Rewriting might involve reworking the same story: it is known that Euripides wrote two versions of Hippolytus, and we are fortunate to have a version of the same Homeric story (from the Odyssey) by each of the three great tragedians: the Choephoroi of Aeschylus, and the Electra plays of Euripides and Sophocles.

The three tragedies which each poet presented at a competition were not necessarily on a related subject: only Aeschylus is known to have written trilogies on a single theme, like the Oresteia. The Theban plays of Sophocles, though sometimes performed now as a trilogy, were written for different competitions.

The language

The language is blank verse throughout, in comedy as well as tragedy. The language is quite varied: the messenger speeches, which reported the main action (which was normally not depicted), are self-consciously archaic and highly formal, while the dialogue can be remarkably colloquial. In tragedy, the episodes (the spoken sequences), are composed in iambic trimeter lines, which are similar to, but longer than, the Shakespearean line (by one iambic foot). Aristotle regarded the iambic as a natural conversational rhythm (Poetics 1449a). It is less formal than the Homeric dactylic hexameter, and was originally used in satirical lampoons (iamboi).

As well as speeches, the episodes usually include passages of stichomythia ('line-speech'), dialogic exchanges in which the actors speak in alternate lines. Such highly formal dialogue can highlight confrontation, as in the 'tapestry scene' in Agamemnon 931-943; a balanced argument, as at Eumenides 587-608; or simply be a dramatic way to tell a narrative, as at Ajax 38-51. Euripidean stichomythia is generally rather mannered, and uses many techniques of rhetorical debate. Some of the effects of stichomythia can be seen from the Shakespearean use of the form, as at Love's Labours Lost V.2, Richard III IV.4, and 3 Henry VI III.2.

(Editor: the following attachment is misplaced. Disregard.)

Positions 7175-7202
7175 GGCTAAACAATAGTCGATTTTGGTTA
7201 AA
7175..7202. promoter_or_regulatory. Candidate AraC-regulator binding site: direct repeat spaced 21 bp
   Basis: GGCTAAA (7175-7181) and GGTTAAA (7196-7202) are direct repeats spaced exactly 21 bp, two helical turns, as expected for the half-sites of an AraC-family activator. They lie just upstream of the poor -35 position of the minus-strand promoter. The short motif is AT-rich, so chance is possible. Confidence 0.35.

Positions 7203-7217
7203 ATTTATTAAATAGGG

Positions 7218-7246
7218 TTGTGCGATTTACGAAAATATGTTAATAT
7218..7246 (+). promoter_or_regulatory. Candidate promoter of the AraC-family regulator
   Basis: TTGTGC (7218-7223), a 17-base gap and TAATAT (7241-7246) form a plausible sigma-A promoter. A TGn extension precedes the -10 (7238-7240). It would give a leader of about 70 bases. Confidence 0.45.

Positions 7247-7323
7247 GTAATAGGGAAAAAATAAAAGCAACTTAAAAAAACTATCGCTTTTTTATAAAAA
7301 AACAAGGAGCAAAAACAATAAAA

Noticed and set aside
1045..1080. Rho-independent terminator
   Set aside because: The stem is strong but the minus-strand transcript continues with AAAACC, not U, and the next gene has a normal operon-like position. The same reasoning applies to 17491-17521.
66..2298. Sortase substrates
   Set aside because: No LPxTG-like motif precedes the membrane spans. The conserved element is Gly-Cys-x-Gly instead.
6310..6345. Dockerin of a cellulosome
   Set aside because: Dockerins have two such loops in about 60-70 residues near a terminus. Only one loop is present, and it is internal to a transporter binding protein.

The choral odes are written in a wide variety of metres, in mostly shorter lines. They were composed in a different dialect from the spoken passages: an artificial form of Doric rather than Attic Greek (perhaps for historical reasons, since the choral forms out of which tragedy developed may have been composed in it. Its most distinctive feature is the use of the vowel alpha instead of eta). Anapaestic lines were normally chanted during the first entry of the chorus, as a marching rhythm, and were also used at moments of high tension between episodes. During the odes, the chorus danced as well as singing. The musical accompaniment was provided by a flute-player (auletes: as the instrument probably had a reed, it's nowadays often translated as 'pipe').